While No One is Watching: Karen Sorenson at Altspace reviewed by Geoff Wichert “Time held me green and dying, though I sang in my chains like the sea.” The great Welsh poet Dylan Thomas was that rare individual who could retain the feeling of being young until he […]
When art addresses topics on a conceptual level, the concept becomes the subject of that art. In BYU Museum of Art’s exhibition Cliché and Collusion: Video Works by Grant Stevens, the subject is mass media and the many questions associated with mass media. This is a widely discussed topic today, a […]
The art of the Western world has thrived because it has existed in a generally recognized and appreciated visual vocabulary. Generally speaking, a Carravagio will elicit similar effects from most viewers. A Raphael will allow reverence, a Rembrandt awe and wonder. Poussin is calm. David conveys intense desire to act, […]
Public vs. Private: Who Owns the Light? Sean Slemon and Herman Dutoit at CUAC by Geoff Wichert From ten feet away it appears that in Tied Up/Tied Down, Sean Slemon has filled a shadow box with bits of leafy foliage and then overlaid lengths of orange ribbon in […]
Bevan Chipman, a friend to many of us at 15 Bytes and a champion of the visual arts in Utah, died Saturday after a long struggle with prostate cancer. You can view some of his paintings at his website. Read about his role as a collector here and as […]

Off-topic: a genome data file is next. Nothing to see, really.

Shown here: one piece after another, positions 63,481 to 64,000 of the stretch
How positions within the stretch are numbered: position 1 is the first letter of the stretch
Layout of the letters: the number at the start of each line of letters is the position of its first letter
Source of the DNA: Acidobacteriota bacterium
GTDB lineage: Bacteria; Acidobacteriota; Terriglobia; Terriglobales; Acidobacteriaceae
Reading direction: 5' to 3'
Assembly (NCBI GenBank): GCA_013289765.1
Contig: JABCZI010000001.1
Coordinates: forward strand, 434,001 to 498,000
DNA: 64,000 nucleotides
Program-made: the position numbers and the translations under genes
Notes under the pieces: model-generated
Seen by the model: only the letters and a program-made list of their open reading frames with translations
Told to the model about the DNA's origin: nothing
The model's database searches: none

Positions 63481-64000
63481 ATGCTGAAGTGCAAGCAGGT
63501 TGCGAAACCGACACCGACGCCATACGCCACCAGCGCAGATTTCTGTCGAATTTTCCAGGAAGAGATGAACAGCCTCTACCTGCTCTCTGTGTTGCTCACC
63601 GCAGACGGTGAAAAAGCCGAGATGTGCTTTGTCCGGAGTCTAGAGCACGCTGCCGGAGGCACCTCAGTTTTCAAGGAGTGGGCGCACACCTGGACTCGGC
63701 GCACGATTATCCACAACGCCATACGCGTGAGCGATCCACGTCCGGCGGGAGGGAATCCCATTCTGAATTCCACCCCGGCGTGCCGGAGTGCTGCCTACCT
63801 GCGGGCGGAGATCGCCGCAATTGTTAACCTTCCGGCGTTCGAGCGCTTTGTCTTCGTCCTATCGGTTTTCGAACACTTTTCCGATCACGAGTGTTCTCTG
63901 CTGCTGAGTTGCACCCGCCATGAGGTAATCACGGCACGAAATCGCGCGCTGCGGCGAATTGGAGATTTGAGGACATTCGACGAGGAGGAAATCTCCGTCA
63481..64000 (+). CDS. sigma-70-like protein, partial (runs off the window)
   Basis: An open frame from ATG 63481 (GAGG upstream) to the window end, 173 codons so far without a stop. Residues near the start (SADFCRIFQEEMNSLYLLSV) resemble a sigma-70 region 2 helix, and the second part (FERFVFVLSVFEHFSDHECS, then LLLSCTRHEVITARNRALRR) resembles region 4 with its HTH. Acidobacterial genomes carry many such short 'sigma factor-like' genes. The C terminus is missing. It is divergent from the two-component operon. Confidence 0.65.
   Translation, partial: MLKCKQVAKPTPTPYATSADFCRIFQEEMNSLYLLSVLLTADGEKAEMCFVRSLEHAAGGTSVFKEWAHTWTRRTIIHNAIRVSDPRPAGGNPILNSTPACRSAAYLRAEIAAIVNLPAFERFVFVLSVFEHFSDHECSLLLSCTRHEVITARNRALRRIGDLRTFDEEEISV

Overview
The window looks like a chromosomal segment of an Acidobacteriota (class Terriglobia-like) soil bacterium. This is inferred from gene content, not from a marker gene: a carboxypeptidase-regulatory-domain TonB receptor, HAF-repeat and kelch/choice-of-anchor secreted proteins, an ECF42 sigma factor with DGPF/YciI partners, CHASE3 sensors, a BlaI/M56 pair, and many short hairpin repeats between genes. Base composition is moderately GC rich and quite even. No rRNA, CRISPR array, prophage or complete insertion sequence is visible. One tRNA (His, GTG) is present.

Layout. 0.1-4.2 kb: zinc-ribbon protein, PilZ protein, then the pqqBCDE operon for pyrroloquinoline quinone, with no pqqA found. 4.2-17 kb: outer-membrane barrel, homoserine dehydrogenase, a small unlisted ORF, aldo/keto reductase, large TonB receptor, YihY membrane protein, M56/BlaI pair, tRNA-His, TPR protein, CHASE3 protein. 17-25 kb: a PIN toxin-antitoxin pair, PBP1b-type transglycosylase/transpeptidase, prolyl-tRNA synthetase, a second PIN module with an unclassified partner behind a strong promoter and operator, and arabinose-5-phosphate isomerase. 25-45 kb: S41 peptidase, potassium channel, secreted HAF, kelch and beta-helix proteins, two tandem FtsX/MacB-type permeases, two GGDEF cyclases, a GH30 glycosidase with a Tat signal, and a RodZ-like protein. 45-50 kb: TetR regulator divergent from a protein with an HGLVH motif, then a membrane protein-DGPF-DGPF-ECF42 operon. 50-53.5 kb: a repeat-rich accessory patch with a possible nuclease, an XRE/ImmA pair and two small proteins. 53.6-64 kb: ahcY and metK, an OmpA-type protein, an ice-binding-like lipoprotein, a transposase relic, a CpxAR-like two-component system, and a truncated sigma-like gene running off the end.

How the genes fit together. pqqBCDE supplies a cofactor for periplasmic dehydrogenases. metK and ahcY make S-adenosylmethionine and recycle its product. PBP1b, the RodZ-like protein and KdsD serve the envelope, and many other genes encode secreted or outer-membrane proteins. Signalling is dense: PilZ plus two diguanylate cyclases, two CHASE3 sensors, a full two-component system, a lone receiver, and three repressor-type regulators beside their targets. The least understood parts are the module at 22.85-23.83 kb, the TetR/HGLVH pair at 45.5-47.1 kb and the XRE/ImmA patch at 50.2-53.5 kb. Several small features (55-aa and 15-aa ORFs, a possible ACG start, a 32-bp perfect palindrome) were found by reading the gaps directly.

Many are aware of classical art, but most are unaware of the fullness of the tradition, whose elements are so fundamental to the basic structure of painting, sculpture, and architecture. It was a tradition that had its genesis with the Greeks, the Romans, subsequently the Renaissance revival, and […]
A profile of Utah artist Eva Jorgensen.
Beautifully articulated color combinations, carefully balanced compositions, credulous perspective, figural accuracy; all are to be found in the art of the Leipzig School, a group of artists trained at the Leipzig Art Academy whose works are now on display at the Salt Lake Art Center. The works in Life After […]
by Geoff Wichert Forty-five years is a lifetime on the job: long enough to stretch from school to retirement. It is also the age of the American studio glass movement, which began in the 1960s with glass blowing breakthroughs by Harvey Littleton at the University of Wisconsin. Since […]
“Mother and Child” by Paul Nielson The history of the beginning of modern art is often told in terms of a reaction to and discarding of the longstanding tradition of the Academy. The art academy has its roots in sixteenth-century France, coming on the heels of the artistic […]
Profile of Salt Lake City artist Jim Frazer.
Over 20 years ago, philosopher and art critic Arthur C. Danto published his seminal essay reinterpreting the Hegelian concept of “the end of art” and introduced his notion of the “post-historical era.” Thirty years prior, another influential philosopher and shaper of aesthetic theory, Theodor Adorno, gave his own […]